Scenic view of fall colors in vineyards and trees, with hills in background and wine-tourer taking a phone picture.

Sonoma’s Where My Heart Is – The Fires

The fires got to me.

Sonoma and wine generally are — were — my respite from worldly woes: hurricane after hurricane after hurricane and mass shootings, politics, family health matters, terrorism, and all the rest.

And then the fires.

I was safe. A continent away. But obsessed and traumatized.

I had a pleasant Sunday. Woke up Monday to wildfires blown across my ‘happy place’ by 70 mph winds.

Willi’s burned.

“Do you have a favorite winebar in Sonoma?”

“Not any more.”

A neighborhood like where Willi’s Winebar was should not burn down. A residential neighborhood — like dozens strewn across Sonoma and ‘wine country’ — should not burn… not in northern California… not like that.

I don’t want to even try to imagine the trauma of being there. Fires on the ridges, smell of smoke at midnight. Evacuations, burned neighborhoods. Everyone knows someone who… and the blanks you fill in aren’t happy.

I wish everyone there a speedy recovery, and that you always remember to be gentle with yourselves and others.

People are people, do what they do. Chefs started cooking free meals. Photographers started taking pictures. Firefighters raced to the flames. Etc.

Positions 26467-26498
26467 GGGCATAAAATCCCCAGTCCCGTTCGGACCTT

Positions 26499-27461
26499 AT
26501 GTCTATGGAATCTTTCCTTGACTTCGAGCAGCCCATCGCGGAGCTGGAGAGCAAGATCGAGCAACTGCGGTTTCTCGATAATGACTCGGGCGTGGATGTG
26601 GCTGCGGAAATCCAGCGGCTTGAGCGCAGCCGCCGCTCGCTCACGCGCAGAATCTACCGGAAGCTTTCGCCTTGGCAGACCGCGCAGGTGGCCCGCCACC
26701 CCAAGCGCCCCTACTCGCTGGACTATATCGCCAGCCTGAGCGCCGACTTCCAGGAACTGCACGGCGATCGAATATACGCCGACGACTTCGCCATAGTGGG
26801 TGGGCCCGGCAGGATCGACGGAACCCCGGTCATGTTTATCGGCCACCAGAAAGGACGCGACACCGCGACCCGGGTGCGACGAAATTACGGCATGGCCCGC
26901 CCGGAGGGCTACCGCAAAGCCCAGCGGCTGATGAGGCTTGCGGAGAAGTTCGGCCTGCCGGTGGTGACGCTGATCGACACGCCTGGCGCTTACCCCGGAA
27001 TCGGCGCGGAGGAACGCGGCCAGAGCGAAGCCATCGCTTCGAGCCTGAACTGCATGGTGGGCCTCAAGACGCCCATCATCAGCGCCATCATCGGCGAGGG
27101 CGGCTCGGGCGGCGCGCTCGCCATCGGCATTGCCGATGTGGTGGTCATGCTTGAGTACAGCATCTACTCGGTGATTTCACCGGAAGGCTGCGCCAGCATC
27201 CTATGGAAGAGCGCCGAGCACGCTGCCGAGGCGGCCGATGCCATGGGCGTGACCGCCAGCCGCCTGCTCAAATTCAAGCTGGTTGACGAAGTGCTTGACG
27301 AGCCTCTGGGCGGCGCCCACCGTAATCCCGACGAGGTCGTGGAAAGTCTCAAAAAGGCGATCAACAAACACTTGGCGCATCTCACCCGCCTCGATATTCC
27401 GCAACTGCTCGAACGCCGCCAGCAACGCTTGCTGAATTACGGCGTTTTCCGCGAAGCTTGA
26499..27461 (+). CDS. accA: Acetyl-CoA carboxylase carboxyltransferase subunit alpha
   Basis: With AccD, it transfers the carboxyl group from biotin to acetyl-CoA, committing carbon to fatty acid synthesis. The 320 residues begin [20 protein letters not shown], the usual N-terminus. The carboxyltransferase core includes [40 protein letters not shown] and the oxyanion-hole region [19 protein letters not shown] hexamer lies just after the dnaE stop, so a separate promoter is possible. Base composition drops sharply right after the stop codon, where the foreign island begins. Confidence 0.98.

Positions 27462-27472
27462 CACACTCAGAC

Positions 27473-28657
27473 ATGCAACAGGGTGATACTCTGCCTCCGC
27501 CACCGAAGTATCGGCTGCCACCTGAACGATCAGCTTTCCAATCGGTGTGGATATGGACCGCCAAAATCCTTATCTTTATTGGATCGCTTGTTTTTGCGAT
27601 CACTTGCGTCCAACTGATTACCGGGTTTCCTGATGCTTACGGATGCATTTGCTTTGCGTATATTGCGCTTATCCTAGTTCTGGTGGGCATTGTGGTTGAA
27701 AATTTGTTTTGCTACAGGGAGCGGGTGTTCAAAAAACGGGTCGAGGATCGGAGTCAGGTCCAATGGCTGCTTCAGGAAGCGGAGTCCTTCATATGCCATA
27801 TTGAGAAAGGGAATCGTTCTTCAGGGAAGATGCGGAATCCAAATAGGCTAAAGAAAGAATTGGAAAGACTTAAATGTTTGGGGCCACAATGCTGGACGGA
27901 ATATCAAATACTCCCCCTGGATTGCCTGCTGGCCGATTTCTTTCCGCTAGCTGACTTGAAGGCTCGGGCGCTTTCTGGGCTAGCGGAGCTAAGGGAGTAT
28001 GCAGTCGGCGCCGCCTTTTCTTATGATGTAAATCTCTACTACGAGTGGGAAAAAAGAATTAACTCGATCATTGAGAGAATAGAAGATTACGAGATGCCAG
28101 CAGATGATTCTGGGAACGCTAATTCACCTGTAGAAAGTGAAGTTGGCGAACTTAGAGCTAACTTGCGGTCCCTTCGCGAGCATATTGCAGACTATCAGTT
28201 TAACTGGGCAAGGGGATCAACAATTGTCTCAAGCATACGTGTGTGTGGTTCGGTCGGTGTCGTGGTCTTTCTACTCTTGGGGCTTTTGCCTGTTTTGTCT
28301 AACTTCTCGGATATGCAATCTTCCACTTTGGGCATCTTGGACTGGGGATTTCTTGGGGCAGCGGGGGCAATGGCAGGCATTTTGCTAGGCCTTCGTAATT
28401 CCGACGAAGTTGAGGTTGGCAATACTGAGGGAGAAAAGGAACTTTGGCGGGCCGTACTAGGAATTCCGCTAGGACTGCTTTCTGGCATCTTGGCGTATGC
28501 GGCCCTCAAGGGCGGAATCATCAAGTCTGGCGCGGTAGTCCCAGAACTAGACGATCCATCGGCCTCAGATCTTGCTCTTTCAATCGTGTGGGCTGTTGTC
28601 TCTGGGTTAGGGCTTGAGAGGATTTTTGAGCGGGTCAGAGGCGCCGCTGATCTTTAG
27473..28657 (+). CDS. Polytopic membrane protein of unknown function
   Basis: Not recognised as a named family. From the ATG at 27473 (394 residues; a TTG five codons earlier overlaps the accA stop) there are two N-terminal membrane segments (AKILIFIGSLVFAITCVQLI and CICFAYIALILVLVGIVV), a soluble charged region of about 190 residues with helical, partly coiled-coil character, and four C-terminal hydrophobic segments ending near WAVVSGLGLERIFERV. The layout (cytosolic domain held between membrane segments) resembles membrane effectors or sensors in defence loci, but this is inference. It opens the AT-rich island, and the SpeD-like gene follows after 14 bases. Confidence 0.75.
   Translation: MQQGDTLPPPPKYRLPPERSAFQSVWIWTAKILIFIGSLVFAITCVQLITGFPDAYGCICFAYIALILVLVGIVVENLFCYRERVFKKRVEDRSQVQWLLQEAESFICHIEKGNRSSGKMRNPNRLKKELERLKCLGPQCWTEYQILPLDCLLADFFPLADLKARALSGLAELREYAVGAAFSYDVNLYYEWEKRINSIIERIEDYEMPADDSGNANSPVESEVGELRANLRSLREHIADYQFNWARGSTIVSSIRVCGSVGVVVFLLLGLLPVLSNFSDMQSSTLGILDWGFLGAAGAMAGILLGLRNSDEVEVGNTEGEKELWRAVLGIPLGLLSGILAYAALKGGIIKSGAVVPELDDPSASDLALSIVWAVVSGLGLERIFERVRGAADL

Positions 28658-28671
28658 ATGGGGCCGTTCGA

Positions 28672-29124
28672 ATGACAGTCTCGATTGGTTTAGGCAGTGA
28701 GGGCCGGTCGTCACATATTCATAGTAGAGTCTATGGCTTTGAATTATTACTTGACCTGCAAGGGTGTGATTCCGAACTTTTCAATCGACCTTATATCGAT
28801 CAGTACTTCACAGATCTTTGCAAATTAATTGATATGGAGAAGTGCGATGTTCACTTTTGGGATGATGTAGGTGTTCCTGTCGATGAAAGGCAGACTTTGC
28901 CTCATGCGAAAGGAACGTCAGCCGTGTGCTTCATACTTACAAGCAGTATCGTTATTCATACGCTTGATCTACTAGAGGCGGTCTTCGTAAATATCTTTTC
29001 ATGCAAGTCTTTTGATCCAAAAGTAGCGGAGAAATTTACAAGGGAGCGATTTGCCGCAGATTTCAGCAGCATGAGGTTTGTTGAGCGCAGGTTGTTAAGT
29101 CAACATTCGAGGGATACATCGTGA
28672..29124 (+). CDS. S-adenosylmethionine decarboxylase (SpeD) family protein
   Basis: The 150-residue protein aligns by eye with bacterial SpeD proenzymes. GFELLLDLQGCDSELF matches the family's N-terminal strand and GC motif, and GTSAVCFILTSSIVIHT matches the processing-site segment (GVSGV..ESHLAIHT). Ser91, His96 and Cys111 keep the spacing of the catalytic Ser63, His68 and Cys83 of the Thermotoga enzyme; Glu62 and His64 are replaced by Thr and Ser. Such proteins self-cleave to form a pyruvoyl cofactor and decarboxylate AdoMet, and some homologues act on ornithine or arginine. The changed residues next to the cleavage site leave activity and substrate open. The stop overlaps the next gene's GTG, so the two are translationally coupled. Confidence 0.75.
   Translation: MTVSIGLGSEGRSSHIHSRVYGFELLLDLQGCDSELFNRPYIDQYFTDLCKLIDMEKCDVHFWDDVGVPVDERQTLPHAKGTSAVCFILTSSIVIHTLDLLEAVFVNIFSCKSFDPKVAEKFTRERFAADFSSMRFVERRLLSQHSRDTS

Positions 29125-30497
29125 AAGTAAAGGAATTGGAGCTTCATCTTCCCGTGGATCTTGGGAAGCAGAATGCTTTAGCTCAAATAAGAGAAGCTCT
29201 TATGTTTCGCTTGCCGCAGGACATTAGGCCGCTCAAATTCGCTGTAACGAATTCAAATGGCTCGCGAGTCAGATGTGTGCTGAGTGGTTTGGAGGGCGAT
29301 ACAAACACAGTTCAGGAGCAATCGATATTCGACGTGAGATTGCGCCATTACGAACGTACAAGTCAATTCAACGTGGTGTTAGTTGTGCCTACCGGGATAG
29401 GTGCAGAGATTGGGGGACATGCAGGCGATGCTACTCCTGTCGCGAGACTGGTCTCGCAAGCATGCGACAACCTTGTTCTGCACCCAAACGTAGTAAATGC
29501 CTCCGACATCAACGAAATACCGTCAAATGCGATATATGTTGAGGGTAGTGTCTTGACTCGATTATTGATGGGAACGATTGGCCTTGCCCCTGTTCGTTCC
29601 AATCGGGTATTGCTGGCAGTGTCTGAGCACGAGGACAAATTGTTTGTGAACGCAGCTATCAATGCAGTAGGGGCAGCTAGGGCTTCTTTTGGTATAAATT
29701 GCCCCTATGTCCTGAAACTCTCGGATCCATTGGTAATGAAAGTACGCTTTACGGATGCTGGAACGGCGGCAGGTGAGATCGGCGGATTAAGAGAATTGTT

It’s less pretty to think that there were people looting and even setting fires.

Nobody needs anyone driving through burnt-out neighborhoods, gawking, either.

But it’s bad enough to drive along a road and see what used to be a neighborhood, now reduced to rubble and chimneys and burned cars and tree trunks.

Chimneys, rubble, and tree trunks where a neighborhood used to be.

The people who lived in those houses with their families and pets… that’s a lot of lives interrupted, with the accessories of a comfortable life burned away.

Sonoma Strong

They seem to mean it. People who lost their homes… are out helping others. Lots of people pitching in. I suppose when you say “Sonoma Strong”, it reminds you to be strong, that you are strong.

What can you — we — do?

There are plenty of charities to donate to.

There’s plenty of wine. Buy some. Enjoy it. Think of all the people who helped make it. Cheers!

Visit! Wineries and tasting rooms are open for business. Go team!

In fact, almost all vineyards and wine makers suffered very little or no direct damage. Turns out, vineyards are excellent firebreaks. I saw more than one that was a little toasty along one edge, but 99.9+% undamaged… at least to see from the road. Grape leaves are lovely in the fall.

This is a wonderful time of year to visit Sonoma. Actually, every season is a wonderful time of year to visit Sonoma.

I was…

I was already planning to visit Sonoma for the Wine Bloggers Conference (#WBC17).

There were a couple of sessions on the fires and dealing with fires. Oof.

I was glad after the conference to do a wine tour. We visited Iron Horse, Teldeschi in Dry Creek Valley, Loxton north of Glen Ellen, and MacLaren and Enkidu in Sonoma.

A bunch of wine bottles lined up, with more behind... from various Sonoma wine makers.